So I made up my own very simple system. I assume a very abstract time frame. We go by turns, all action happening simultaneously as is the Traveller norm. But no defined time increments. Each ship can move as many units (squares or hexes) as its maneuver drive number. Any hard maneuvers require a pilot skill roll. A hit by lasers inflicts 1d6 damage points. When a ship takes 6 damage points, it has to roll on the normal damage tables in the books. The mining pods only have a total of 6 possible damage points, so when all 6 were gone, the pods exploded.

By thinking of the whole thing in more cinematic terms and using this very fast moving system I was able to let the players all be involved in the fight and use their relevant skills. While Roger was skimming the walls of the mine cavern walls, Barney was working to boost the slow Free Trader’s maneuver drive power to better deal with the very fast mining pods. Meanwhile, Flint and Lucky were manning the two laser turrets and blowing up the pods.

OK, sure. Not very detailed. Not a tactical wargame, but that wasn’t the point. My goal was to have a fun, fast moving ship combat that created some excitement and got all the PCs involved. I think it worked.

Traveller this weekend

We’re playing our Classic Traveller campaign this weekend, and I’m very happy to be adding a new player to the mix, my friend David. My current group are guys I was friends with in highschool and I was an occasional participant in their games. Great dudes. This new guy was one of my main gaming group. He’s really excited to be gaming again, and I think it is going to work out really well. I’ve been meaning to invite him for a while, but as I am “the new guy” in this group, I wanted to run it past the lads and make sure they are good with it. They are, so it’s on.

Dave and I got together this last Sunday to roll up his character. He did a really nice background, which will allow me to drop him into the campaign immediately, and in a fun way. None of the old “this guy just shows up and wants to join your crew” sort of thing. Gotta make it cool. The background of his PC is also helping me delve into the nature of another subsector, which is fun.

More after the game. I’m just really happy about this.

 

 

Into the Void Ref’s Notes 6

Session 6 was the first one-shot I’ve run. It was tough. The game was fun, but really we need more than one session. I had to cut out a lot of stuff to squeeze this into one 3-hour session. My players are really good. They play hard, but they are thorough. They take advantage of roleplaying opportunities. They don’t rush. So I think one-shots will be rare.

Didn’t manage to work in any starship combat. That’s still on the agenda. We did get  in a lot of gun shooting, which was on the agenda, so that’s a success. I also managed to drop the seed of the next series of games, so happy about that.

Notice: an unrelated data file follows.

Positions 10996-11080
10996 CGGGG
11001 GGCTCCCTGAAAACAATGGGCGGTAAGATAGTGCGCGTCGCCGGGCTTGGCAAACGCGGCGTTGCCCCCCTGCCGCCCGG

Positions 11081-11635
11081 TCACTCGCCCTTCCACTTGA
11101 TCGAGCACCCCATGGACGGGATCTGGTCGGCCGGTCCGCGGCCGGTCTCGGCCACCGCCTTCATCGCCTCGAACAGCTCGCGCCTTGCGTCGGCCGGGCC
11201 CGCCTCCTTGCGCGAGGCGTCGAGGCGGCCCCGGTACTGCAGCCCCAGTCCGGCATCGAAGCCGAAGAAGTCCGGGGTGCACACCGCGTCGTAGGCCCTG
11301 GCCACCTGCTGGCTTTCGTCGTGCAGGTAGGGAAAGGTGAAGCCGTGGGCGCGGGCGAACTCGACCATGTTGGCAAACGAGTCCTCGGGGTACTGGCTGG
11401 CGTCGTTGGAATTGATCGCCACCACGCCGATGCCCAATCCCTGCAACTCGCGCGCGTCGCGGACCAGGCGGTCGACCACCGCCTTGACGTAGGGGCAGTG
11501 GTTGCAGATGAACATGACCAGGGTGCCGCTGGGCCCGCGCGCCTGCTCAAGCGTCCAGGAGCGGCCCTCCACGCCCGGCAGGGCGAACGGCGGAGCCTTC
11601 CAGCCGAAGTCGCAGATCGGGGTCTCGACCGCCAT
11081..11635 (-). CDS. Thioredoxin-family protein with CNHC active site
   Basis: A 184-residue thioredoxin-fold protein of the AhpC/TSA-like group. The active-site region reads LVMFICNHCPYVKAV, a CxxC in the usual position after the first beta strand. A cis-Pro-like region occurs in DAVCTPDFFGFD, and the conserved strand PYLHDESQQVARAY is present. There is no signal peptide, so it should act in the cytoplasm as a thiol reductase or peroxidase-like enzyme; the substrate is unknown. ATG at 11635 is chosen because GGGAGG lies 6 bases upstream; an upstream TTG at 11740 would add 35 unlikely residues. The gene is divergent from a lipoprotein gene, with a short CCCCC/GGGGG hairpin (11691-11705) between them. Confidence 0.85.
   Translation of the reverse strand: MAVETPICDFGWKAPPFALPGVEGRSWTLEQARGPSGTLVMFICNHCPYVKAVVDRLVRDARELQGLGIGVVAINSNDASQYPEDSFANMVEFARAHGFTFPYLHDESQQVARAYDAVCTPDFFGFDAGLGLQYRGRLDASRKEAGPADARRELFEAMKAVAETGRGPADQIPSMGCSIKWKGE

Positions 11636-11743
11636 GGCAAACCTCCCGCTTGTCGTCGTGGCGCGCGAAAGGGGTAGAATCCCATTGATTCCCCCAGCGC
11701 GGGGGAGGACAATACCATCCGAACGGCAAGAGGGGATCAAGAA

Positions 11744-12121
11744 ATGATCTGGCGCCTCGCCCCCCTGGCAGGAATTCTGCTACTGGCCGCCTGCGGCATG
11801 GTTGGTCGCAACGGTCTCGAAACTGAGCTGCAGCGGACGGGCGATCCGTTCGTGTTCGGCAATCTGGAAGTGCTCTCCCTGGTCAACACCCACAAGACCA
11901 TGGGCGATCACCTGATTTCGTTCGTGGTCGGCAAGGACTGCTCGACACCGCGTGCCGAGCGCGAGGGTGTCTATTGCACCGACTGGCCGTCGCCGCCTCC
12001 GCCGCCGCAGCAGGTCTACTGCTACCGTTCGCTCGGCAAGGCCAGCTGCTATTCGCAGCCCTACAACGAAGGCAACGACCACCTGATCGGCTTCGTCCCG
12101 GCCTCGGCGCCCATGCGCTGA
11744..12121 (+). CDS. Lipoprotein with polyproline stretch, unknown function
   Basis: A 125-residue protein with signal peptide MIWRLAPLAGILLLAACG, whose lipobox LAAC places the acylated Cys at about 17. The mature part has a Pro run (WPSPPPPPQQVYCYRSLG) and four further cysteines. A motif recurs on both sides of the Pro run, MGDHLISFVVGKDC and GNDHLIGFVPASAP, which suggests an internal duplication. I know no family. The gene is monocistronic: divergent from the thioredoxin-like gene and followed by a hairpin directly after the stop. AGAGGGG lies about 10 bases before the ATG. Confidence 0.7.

I’m getting more organized with the campaign. The customizable GM screen was useful. I did a reasonable job of giving each PC a chance to use their skills, considering this was really a combat-oriented session. I need to spend some time doing write-ups of weapons, especially non-standard stuff like the “big gun” machine gun I had one of the marines carrying. I made it a submachine gun with a +3 damage. I wanted to make it like the harness-mounted super gun the marines in Aliens used. So I want to work on that.

We used miniatures this time. It was fun, but we didn’t really use an accurate scale. I feel like agonizing over tactical movement slows the game down a lot. The minis were useful to knowing the marching order and general arrangement of the characters. I found that helpful.

I like leaving some loose ends. The PCs know now that there is this alien bug puppeteer species out there in the Void somewhere. It is something for them to worry about. The Void Bugs. Space is big and fully of scary stuff. Evil and dark stuff as much as wonderful and beautiful.

I think I could have done a better job being descriptive in this session. I need to remember that painting a great mental picture for my players is critical.

Into the Void Ref’s Notes 5

Well, Game 5 is over. We’ve done a pretty good job the last few months of playing once a month. This last game got delayed due to a death in the family and then again by my mom breaking her hip, but we got back on track.

I’m real happy with the way this campaign has turned out. My players seem to enjoy not being shot at. They are into the characters and the exploratory adventure theme of the setting. Sure, we’ll do more shooting soon, and some ship combat. After all, we have miniatures now!

Doing the 3 hour play sessions has been really good. I don’t know why that seems short. I guess because our GURPS sessions started out at 5 or 6 hours. I felt a lot of pressure to have a lot of stuff ready, and to really be able to think on my feet as ref. As I’ve said before, it’s easier to prepare for 3 hour session. Another benefit is that it allows me to have these nice breaks in which to really think about where the campaign should go. What could happen. What would be cool. You never really know what players will do. Usually they do the unexpected, which opens up even more possibilities.